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Can Balrog's Fly?

From: Don Dueck

Did Balrogs Fly? While I really have no stake in the issue one way or another, I was intrigued by the question nonetheless and decided to look into it for myself. Please note that I have only read The Hobbit and The Lord of the Rings.

From Appendix A, Section III (Durin's Folk) included in the 1995 Harper Collins paperback edition of The Lord of the Rings, the initial discovery of the Balrog in Moria is described:
Thus [the dwarves] roused from sleep a thing of terror that, flying from Thangorodrim, had lain hidden at the foundations of the earth since the coming of the Host of the West: a Balrog of Morgoth.
From this passage I believe we can conclude that Balrogs had the ability to fly.

Tolkien describes the darkness around the Balrog as being like 'wings' ("His enemy halted again, facing him, and the shadow about it reached out like two vast wings"). This in no way discounts the possibility that the Balrog could have real wings. In fact, a few paragraphs later, the Balrog is described as having physical wings ("It stepped forward slowly on to the bridge, and suddenly it drew itself up to a great height, and its wings were spread from wall to wall...").

Clearly the second mention of wings cannot be taken to be the same figurative shadow as mentioned the first time. The description of the spreading of wings fits all too well into the context of the Balrog drawing itself to it's fullest height in an intimidating fashion. However, some might argue that, if the Balrog could fly, why could it not simply fly across the bridge of Khazad-Dum? The answer, of course, is obvious from the text: there simply was no room to fly ("... its wings were spread from wall to wall...").

Another point raised against the "flying Balrog" uses text from the Silmarillion which refers to rivers of flame being compared in swiftness to a running Balrog: "Then suddenly Morgoth sent forth great rivers of flame that ran down swifter than Balrogs from Thangorodrim, and poured over all the plain...". Comparing the speed of a river's flow to a creature's top speed is the point of the text, and some erroneously believe that the text states that the Balrogs used in the comparison were running (which implies that Balrogs cannot fly, since flying is faster than running, and a speed comparison against a creature is always made with the assumption that the creature is moving as fast as possible).

An analysis of this statement shows that it was the river itself that was running (as rivers often do), and not necessarily the Balrogs used as a comparison. That's akin to saying "Superman runs faster than the train, so the train must also be running". There is no reason why a river's flow could not be compared, speed wise, to a creature's flight.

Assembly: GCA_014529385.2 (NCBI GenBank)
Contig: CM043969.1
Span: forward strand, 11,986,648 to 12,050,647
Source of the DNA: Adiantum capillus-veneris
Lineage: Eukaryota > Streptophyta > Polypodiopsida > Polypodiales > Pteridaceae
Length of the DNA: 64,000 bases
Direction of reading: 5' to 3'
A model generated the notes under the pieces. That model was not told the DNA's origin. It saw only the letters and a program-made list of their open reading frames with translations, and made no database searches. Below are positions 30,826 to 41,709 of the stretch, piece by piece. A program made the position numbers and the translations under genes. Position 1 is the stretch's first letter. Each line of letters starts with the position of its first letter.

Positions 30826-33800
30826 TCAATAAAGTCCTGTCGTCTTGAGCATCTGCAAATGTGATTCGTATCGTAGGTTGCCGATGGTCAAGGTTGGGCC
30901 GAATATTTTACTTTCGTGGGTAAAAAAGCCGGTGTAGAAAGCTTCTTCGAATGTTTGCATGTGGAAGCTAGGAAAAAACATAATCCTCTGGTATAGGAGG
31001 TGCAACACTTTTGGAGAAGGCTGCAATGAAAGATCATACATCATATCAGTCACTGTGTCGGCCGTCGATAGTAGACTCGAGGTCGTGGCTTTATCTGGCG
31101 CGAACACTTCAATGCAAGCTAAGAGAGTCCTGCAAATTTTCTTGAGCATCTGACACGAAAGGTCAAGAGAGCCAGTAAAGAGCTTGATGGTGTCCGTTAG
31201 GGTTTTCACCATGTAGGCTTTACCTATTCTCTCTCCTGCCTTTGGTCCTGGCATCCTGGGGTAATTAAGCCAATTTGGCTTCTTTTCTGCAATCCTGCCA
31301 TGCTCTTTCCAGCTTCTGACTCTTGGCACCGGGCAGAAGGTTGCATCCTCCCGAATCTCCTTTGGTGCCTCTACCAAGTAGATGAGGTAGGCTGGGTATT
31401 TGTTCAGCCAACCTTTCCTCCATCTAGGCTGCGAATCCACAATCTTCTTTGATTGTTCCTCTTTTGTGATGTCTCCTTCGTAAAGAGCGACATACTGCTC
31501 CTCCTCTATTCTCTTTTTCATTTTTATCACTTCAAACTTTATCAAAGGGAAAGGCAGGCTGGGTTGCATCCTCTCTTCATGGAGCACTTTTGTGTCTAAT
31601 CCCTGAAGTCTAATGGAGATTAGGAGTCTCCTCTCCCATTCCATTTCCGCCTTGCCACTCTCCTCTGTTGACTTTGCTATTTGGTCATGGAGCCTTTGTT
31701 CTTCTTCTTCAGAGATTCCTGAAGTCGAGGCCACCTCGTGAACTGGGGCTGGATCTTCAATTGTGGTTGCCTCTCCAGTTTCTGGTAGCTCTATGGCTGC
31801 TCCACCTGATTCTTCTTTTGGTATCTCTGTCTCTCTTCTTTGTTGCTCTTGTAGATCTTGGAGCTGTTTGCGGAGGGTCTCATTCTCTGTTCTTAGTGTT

Another point used against the Balrog's supposed ability to fly is the fact that some Balrogs were in the train of the Great Worm Glaurang, who was land bound. There is no logical basis for believing that beings following a land bound creature would also have to be land bound. In modern militaries we have flying aircraft in the train of land bound vehicles all the time (called "ground/close support"). Also, there's no reason why the Balrogs would even have to fly while following of Glaurang. It is quite clear that Balrogs can walk comfortably. The fact that Balrogs may have been walking behind Glaurang does not mean Balrogs did not have the ability to fly. That's simply a leap of logic.

From the text I have read, and the text I've refuted, I do not believe there is an airtight case for the "Balrogs cannot fly" camp. I also don't think that the arguments in favor of the Balrogs' ability to fly are 100% perfect, I, personally, lean more toward this conclusion.


Regarding the aforementioned passage, "Thus [the dwarves] roused from sleep a thing of terror that, flying from Thangorodrim, had lain hidden at the foundations of the earth since the coming of the Host of the West: a Balrog of Morgoth.", it is possible to argue that the "flight" in this sense means "escaping", and not necessarily aerial movement. I have discounted this possible interpretation on the grounds that, in the context, it seems more natural that the writer would have used the word "fleeing" instead of "flying" if he simply meant escape. I have not read the Silmarillion, so I cannot fully attest to the context of the quote.

When the word "fly" is used to mean "escape", usually the noun "flight" is used. What makes this usage of the word "flying" truly a contentious issue is that Gandalf, before his fall from the bridge of Khazad-Dhum, cries out "Fly, you fools!". This passage shows that Tolkien was comfortable using the word "fly" to mean "escape" in its more archaic sense (which opens up the possibility that the word "flying" in the above quoted passage does, in fact, mean "escaping").

However, even if the writer meant this, it does not, in any way, mean that Balrogs did not have wings nor does it mean that they could not fly (as some may mistakenly deduce through false logic); it simply removes a pillar of support for the argument that they could fly.

Ironically, it would seem that the entire debate hinges on this single word: "flying".

Fear of the Middle-earth, deamons of fire, servants of Melkor... Find out all about Balrogs on this page.
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